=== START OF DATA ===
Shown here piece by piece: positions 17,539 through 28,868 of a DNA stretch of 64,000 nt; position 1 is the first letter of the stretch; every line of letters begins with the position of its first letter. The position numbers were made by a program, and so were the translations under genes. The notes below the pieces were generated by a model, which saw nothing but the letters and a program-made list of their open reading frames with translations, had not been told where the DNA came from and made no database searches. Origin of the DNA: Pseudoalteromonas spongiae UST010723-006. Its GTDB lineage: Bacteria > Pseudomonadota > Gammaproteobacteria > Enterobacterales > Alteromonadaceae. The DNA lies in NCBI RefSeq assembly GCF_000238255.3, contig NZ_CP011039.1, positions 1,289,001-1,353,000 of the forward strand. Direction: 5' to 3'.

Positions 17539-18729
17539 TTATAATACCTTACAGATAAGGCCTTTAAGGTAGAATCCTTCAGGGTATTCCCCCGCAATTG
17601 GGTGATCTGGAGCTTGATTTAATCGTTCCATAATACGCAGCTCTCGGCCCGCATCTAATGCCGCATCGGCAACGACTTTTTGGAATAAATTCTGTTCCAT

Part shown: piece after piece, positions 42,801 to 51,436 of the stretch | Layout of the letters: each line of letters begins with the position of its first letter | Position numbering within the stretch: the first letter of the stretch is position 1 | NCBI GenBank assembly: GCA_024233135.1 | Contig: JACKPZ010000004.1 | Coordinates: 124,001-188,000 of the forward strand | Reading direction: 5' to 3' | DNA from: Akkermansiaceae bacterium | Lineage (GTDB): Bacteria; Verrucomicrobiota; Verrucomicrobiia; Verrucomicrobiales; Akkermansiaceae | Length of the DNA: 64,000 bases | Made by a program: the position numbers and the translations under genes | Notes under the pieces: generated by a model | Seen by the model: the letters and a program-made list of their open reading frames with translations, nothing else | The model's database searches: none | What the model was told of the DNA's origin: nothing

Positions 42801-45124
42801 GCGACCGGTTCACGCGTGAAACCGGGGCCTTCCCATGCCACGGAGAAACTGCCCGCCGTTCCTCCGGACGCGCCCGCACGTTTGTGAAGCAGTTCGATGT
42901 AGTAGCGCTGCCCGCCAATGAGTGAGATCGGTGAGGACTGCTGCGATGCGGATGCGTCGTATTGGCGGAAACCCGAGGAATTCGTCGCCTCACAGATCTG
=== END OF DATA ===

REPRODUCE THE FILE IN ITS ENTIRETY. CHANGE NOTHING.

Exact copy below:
Shown here piece by piece: positions 17,539 through 28,868 of a DNA stretch of 64,000 nt; position 1 is the first letter of the stretch; every line of letters begins with the position of its first letter. The position numbers were made by a program, and so were the translations under genes. The notes below the pieces were generated by a model, which saw nothing but the letters and a program-made list of their open reading frames with translations, had not been told where the DNA came from and made no database searches. Origin of the DNA: Pseudoalteromonas spongiae UST010723-006. Its GTDB lineage: Bacteria > Pseudomonadota > Gammaproteobacteria > Enterobacterales > Alteromonadaceae. The DNA lies in NCBI RefSeq assembly GCF_000238255.3, contig NZ_CP011039.1, positions 1,289,001-1,353,000 of the forward strand. Direction: 5' to 3'.

Positions 17539-18729
17539 TTATAATACCTTACAGATAAGGCCTTTAAGGTAGAATCCTTCAGGGTATTCCCCCGCAATTG
17601 GGTGATCTGGAGCTTGATTTAATCGTTCCATAATACGCAGCTCTCGGCCCGCATCTAATGCCGCATCGGCAACGACTTTTTGGAATAAATTCTGTTCCAT

Part shown: piece after piece, positions 42,801 to 51,436 of the stretch | Layout of the letters: each line of letters begins with the position of its first letter | Position numbering within the stretch: the first letter of the stretch is position 1 | NCBI GenBank assembly: GCA_024233135.1 | Contig: JACKPZ010000004.1 | Coordinates: 124,001-188,000 of the forward strand | Reading direction: 5' to 3' | DNA from: Akkermansiaceae bacterium | Lineage (GTDB): Bacteria; Verrucomicrobiota; Verrucomicrobiia; Verrucomicrobiales; Akkermansiaceae | Length of the DNA: 64,000 bases | Made by a program: the position numbers and the translations under genes | Notes under the pieces: generated by a model | Seen by the model: the letters and a program-made list of their open reading frames with translations, nothing else | The model's database searches: none | What the model was told of the DNA's origin: nothing

Positions 42801-45124
42801 GCGACCGGTTCACGCGTGAAACCGGGGCCTTCCCATGCCACGGAGAAACTGCCCGCCGTTCCTCCGGACGCGCCCGCACGTTTGTGAAGCAGTTCGATGT
42901 AGTAGCGCTGCCCGCCAATGAGTGAGATCGGTGAGGACTGCTGCGATGCGGATGCGTCGTATTGGCGGAAACCCGAGGAATTCGTCGCCTCACAGATCTG